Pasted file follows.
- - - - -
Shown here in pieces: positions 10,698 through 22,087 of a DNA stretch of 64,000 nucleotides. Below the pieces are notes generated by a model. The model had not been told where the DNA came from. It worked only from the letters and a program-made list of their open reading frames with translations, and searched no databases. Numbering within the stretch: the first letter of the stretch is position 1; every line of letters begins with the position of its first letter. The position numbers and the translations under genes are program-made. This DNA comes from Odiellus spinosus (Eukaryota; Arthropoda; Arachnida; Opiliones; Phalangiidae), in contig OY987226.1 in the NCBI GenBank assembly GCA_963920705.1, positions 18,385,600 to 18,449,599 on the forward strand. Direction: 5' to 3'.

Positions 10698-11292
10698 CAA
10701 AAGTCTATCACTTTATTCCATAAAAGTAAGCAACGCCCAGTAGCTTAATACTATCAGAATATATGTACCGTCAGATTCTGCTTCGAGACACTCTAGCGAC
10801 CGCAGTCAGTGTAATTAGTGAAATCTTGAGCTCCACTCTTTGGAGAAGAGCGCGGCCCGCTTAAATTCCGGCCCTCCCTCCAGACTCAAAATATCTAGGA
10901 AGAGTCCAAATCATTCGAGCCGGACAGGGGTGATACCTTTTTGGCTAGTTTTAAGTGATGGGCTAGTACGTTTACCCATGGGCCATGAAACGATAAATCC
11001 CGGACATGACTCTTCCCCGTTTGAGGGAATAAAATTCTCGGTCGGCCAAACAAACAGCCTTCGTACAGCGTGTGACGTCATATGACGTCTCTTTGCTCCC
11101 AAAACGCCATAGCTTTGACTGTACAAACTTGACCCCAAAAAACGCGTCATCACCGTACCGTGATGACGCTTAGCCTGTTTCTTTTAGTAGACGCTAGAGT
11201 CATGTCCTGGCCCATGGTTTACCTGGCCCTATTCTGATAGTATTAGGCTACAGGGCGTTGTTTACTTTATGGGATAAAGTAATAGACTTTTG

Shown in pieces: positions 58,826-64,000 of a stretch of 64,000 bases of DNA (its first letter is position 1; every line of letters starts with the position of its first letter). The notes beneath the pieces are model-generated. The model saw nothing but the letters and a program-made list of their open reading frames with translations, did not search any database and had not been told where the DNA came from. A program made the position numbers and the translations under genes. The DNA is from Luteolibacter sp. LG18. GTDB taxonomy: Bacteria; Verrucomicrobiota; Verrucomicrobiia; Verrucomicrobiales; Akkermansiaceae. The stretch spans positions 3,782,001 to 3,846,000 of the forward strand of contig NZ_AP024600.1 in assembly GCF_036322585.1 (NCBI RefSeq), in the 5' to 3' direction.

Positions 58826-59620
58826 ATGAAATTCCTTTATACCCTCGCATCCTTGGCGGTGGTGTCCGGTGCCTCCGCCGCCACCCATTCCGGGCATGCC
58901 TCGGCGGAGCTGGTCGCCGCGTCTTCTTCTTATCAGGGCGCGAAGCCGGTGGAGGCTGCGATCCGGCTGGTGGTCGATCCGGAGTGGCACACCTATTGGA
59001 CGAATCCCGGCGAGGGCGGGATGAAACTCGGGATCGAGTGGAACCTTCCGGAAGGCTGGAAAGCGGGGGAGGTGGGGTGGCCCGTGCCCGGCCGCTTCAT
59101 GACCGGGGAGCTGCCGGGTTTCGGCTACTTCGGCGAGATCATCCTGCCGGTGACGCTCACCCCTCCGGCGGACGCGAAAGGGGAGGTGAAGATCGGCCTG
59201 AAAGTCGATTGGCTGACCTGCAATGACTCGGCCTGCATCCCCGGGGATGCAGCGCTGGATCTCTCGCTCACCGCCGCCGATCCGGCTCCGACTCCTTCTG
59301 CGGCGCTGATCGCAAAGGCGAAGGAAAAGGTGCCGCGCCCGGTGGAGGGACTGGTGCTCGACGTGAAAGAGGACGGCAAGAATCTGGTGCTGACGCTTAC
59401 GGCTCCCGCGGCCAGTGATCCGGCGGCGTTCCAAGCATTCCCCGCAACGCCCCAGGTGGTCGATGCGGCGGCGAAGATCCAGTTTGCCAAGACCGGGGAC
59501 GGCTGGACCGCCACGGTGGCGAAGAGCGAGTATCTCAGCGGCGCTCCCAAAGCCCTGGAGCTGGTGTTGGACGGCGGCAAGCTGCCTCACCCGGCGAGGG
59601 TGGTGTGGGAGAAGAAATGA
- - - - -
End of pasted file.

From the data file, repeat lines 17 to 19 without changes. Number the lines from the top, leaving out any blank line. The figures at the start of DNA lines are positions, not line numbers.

59301 CGGCGCTGATCGCAAAGGCGAAGGAAAAGGTGCCGCGCCCGGTGGAGGGACTGGTGCTCGACGTGAAAGAGGACGGCAAGAATCTGGTGCTGACGCTTAC
59401 GGCTCCCGCGGCCAGTGATCCGGCGGCGTTCCAAGCATTCCCCGCAACGCCCCAGGTGGTCGATGCGGCGGCGAAGATCCAGTTTGCCAAGACCGGGGAC
59501 GGCTGGACCGCCACGGTGGCGAAGAGCGAGTATCTCAGCGGCGCTCCCAAAGCCCTGGAGCTGGTGTTGGACGGCGGCAAGCTGCCTCACCCGGCGAGGG